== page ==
CaseyL: I don’t necessarily disagree with you. (Very good, detailed, and logical comment BTW.) I’m just throwing it out there that it jumped out at me that way. So you can assume that at least some others of my ilk would interpret it the same way. Once I read it that way I am turned off and not likely to seriously consider the rest. Giving that impression is easy enough to avoid, so why does it seem to happen so frequently? At least frequently enough that many on the right hold the stereotype that many of those on the left are elitist. There is a reason that “a guy you’d like to have a beer with” strikes a chord with much of the country.

Actually, OCSteve, I see where you are coming from, and based upon that mindset, I tend to agree with you.

It would be so much easier to just have said which people became accustomed to.

I also agree with your second objection. A static foreign policy creaytes major problems.

I also agree with hilzoy, but I take the term consequences even further.

We have to not only look at what consequences we would like to see happen, but also what other consequences that might happen which may go against the hoped for consequences.

And this can, to a major degree, be looked at through a set of "values." For example, if a perceived possible consequence of our invading Iraq was the death (directly or indirectly caused by our presence) of hundreds of thousands of civilians, a decision would have to be made as to whether or not that consequence corresponded to our nation's values.

Perhaps on a large scale, democracy fostering is a value, but human life can also be a value (according to Bush it is) and one value has to be considered next to the other.

Is attempting to achieve one value worth a consequence that goes against another (apparently to Bush it is)?

What Klein dismisses is that anything we do is seen through a lens of values, and those values have to be taken into consideration.

Both sides tend to play the elitist game, just in different areas.

The right tends to play it in the sense that they are better because they are more patriotic.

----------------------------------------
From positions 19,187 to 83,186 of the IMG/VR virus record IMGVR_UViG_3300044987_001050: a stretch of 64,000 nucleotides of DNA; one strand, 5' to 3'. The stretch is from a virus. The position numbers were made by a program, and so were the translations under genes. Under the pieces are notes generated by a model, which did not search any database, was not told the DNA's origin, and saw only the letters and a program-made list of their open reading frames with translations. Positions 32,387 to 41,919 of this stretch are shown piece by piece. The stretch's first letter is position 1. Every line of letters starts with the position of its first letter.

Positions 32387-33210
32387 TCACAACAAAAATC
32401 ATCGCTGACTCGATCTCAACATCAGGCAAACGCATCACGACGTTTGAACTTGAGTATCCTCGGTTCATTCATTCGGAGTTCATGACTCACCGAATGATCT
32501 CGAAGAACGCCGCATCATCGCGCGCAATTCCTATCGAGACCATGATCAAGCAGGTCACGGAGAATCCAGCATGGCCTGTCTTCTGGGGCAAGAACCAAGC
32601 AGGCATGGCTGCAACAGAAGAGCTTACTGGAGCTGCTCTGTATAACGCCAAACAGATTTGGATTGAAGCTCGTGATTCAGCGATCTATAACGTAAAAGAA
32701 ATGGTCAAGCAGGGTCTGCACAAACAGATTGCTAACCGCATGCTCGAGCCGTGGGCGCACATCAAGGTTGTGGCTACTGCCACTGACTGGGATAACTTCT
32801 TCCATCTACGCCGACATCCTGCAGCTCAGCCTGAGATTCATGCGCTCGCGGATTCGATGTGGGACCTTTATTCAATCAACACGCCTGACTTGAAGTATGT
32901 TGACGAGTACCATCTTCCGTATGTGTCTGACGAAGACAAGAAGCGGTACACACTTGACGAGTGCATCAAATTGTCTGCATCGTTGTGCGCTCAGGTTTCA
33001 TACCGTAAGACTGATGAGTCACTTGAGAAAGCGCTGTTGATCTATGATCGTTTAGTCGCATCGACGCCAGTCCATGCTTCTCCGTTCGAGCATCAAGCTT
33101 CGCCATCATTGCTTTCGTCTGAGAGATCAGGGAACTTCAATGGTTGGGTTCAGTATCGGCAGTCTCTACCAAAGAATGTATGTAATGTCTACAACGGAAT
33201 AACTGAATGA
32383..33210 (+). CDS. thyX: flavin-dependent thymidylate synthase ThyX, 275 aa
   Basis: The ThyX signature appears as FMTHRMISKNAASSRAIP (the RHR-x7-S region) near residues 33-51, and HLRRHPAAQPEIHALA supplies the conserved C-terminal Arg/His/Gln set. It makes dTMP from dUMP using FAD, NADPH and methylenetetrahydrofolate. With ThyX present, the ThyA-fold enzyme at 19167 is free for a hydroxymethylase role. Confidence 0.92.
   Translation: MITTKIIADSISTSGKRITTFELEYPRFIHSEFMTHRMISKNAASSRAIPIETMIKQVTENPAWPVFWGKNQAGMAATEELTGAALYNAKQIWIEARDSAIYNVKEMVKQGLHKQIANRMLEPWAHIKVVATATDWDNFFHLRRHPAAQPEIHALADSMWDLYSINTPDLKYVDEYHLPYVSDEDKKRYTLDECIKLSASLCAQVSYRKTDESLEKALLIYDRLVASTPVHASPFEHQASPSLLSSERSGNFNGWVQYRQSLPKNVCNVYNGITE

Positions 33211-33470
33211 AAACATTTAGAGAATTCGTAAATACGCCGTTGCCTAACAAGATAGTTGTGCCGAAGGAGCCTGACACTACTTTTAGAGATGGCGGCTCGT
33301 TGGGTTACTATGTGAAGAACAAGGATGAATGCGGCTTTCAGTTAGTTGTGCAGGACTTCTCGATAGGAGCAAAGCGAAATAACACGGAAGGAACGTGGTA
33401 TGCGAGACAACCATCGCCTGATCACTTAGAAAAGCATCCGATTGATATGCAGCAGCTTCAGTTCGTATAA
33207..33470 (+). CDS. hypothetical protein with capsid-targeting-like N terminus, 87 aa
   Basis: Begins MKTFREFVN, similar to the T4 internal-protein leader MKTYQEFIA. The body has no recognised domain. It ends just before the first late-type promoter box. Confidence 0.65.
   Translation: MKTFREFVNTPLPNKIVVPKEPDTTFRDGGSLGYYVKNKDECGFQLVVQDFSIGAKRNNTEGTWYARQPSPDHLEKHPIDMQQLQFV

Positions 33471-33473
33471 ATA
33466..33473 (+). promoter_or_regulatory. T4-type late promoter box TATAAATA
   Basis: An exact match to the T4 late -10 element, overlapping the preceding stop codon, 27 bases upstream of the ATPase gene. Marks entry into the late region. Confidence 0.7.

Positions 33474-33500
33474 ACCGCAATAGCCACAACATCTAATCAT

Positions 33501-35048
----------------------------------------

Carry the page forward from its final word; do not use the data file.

Anytime there are two sides, both are going to be elitist.

We have to not only look at what consequences we would like to see happen, but also what other consequences that might happen which may go against the hoped for consequences.

Definitely. I believe I recall a very good Hilzoy post on that exact topic but I’m too lazy to find it right now.

The problem isn't idea-based foreign policy, it is the Bush League's ideology-based foreign policy when de-linked from reality. Bush had a shining dream: replacing dictatorships with democracies throughout the Mid-East. His failure was in thinking that this was enough. Contingency planning? Bush famously said "there is no Plan B."

All Bush's other failures were covered up by having Dad's rich friends bail W out - folks like the Saudis. Interestingly, Bush's buddies the Saudia are funding Sunni extremists throughout the Middle East as a counterweight to the Iranians unleashed by Bush's failed policies. Deja vu all over again? I wonder who the next Osama will be, and how W will explain why it is really Bill Clinton's fault.

Like Hilzoy, I understand Ezra's point, but I think it concedes far too much. Paying attention to the outcomes of one's actions is a moral deed; refusing to pay attention is immoral as well as foolish. The conservative movement isn't excessively moral, it's insufficiently moral, and a better set of policies is more moral as well as smarter and other good things.

No, Steve, I wasn't saying that at all. I'm saying that no matter how hard the knock, we seem to magically unlearn the lesson in record time.

My post is about some of the basic mechanisms that drive that un-learning: an ideology of American exceptionalism that justifies U.S. intervention everywhere, the human desire to think well of oneself that makes that an easy electoral sell, the military-industrial-intelligence complex that benefits from the intervention, and the huge, concentrated corporate media complex it funds (a primary instrument of the un-learning process).

Ezra's theory is unique, to say the least:

Ezra: It's a fair cop, but values are to blame.
Detective: Agreed. We'll be charging them too.

It would be nice if the "general arc" of your history actually was moral! You are quite right, of course. We could do with an America that actually did pursue values that were respectable, instead of the one we've had almost throughout its history, which trumpeted values that it mostly destroyed where it found them, and used as a cover for cynical, selfcentred exploitation. For all that, Bush is worse, not different.